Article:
- Assessment practices must be fair and equitable to students and give them the opportunity to demonstrate what they have learned.
- Assessment must maintain academic standards.
Assessment Task Task Type Weighting Learning course objective(s) being addressed Assignment 1 Summative 15% 1, 5, 6 Assignment 2 (Group) Summative 20% 1-6 Assignment 3 Summative 35% 1, 2, 5, 6 Assignment 4 Summative 30% 1, 2, 4
Assessment Related RequirementsN/A
Assessment DetailAssignment 1 (15%): Introductory theory and ethics. (1,000 words)
Each student will be assigned a qualitative research paper and asked to identify and comment on the theoretical perspective and key ethical issues apparent in the paper.
Group Assignment 2 (20%): Vulnerable populations
Students will be allocated into groups to discuss and present issues associated with a ‘special population.’ Students will identify issues associated with conducting qualitative research with their population and create a short presentation summarising salient issues.
Assignment 3 (35%): Coding and analysis. (2000 words)
Students will be required to code and thematically analyse a provided transcript, providing a short introduction referring to relevant previous research, and concluding with a summary.
Assignment 4 (30%): Critical Appraisal. (1,500 words)
Each student will submit a written critical appraisal of a nominated article.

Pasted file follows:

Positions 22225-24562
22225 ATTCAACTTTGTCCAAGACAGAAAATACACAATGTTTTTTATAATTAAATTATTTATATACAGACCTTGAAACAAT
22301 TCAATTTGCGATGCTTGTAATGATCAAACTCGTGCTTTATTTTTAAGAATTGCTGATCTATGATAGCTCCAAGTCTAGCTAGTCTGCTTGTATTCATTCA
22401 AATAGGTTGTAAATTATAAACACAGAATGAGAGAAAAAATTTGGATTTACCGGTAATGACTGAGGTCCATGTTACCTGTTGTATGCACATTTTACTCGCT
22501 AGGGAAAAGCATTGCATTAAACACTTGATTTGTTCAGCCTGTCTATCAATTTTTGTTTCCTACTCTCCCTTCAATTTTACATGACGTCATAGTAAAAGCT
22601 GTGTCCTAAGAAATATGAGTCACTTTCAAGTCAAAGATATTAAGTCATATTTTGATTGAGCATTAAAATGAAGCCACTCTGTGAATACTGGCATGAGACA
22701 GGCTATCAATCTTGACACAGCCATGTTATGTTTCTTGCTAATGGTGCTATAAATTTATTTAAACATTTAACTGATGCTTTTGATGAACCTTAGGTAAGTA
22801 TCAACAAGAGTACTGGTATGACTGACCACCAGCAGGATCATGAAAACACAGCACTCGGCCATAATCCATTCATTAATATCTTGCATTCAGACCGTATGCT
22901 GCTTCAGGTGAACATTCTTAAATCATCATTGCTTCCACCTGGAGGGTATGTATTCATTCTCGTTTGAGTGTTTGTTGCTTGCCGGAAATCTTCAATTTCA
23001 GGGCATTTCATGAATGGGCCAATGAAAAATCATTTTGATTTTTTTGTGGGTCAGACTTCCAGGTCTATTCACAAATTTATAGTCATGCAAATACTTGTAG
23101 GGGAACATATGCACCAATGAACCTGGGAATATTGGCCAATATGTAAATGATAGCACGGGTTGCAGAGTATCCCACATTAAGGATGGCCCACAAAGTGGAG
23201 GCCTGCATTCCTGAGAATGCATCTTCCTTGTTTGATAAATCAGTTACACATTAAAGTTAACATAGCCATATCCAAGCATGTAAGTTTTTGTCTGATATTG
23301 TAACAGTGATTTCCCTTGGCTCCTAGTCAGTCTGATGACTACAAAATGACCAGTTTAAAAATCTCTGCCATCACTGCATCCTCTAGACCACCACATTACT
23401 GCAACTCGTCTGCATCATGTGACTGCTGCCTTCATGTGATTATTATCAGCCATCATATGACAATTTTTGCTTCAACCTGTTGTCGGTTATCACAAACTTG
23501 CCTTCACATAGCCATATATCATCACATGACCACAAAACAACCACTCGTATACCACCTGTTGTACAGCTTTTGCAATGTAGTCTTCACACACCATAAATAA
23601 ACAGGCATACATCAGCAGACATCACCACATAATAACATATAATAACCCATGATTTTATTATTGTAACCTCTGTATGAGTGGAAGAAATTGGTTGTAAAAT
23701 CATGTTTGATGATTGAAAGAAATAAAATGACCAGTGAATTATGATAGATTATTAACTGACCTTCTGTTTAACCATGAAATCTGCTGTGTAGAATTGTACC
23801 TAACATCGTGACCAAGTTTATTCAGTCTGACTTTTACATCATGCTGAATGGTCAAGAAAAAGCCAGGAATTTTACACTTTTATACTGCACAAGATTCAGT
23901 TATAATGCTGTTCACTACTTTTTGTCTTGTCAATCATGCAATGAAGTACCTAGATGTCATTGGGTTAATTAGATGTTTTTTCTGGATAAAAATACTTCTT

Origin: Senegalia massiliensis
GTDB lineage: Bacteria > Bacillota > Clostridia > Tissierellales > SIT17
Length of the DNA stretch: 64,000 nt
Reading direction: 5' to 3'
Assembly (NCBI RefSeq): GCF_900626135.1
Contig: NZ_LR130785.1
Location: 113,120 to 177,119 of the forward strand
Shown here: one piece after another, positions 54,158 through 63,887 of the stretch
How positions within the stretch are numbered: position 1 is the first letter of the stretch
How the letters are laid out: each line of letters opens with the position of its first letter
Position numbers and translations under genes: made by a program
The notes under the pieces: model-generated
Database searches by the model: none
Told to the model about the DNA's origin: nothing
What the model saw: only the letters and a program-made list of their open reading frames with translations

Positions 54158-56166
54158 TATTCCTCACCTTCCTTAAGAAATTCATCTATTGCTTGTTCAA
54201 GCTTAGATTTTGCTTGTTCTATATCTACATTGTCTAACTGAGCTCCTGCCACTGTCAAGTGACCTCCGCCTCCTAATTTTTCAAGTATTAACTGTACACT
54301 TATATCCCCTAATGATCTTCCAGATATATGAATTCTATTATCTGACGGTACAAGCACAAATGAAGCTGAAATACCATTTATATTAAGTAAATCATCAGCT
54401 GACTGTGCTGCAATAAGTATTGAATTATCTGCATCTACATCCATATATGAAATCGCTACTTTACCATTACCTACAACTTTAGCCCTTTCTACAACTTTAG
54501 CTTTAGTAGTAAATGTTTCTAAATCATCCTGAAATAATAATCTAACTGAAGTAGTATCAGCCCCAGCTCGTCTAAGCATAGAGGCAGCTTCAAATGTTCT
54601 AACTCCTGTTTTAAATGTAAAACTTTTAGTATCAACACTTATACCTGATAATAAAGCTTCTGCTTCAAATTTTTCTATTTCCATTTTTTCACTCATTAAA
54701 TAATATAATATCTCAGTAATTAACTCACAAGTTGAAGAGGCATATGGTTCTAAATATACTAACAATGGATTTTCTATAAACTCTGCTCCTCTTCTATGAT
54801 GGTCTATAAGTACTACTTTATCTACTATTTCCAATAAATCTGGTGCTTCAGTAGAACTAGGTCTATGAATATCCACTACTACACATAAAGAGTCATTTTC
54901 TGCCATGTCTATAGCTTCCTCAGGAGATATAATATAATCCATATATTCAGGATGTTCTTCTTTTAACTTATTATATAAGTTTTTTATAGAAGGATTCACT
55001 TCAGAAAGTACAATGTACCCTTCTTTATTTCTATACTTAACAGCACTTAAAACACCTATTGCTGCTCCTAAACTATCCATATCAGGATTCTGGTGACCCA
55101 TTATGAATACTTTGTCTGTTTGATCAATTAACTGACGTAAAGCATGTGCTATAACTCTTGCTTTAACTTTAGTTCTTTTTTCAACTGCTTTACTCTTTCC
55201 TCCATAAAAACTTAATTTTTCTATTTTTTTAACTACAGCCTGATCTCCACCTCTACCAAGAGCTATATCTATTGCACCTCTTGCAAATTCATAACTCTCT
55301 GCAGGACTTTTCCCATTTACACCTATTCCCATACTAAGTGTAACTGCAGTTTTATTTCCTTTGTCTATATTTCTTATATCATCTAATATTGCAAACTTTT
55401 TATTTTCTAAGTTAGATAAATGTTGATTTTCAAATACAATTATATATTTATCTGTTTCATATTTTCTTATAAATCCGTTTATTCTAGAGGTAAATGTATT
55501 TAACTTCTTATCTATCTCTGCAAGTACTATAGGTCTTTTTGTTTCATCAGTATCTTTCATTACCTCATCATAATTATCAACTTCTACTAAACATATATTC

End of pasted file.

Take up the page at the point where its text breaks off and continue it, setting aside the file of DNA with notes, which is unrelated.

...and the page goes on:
All extensions for assignments must be requested, at the latest, by the last working day before the due date of submission. Extensions will generally be granted only on medical or genuine compassionate grounds. Supporting documentation must be provided at the time a student requests an extension. Without documentation, extensions will not be granted. Late requests for extension will neither be accepted nor acknowledged.
Only the Course Co-ordinator(s) may grant extensions.
Supporting documentation will be required when requesting an extension. Examples of documents that are acceptable include: a medical certificate that specifies dates of incapacity, a police report (in the case of lost computers, car & household theft etc.), a letter from a Student Counsellor, Education and Welfare Officer (EWO) or Disability Liaison Officer that provides an assessment of compassionate circumstances, or a letter from an independent external counsellor or appropriate professional able to verify the student’s situation. The length of any extension granted will take into account the period and severity of any incapacity or impact on the student. Extensions of more than 10 days will not be granted except in exceptional circumstances.
Marks will be deducted when assignments for which no extension has been granted are handed in late.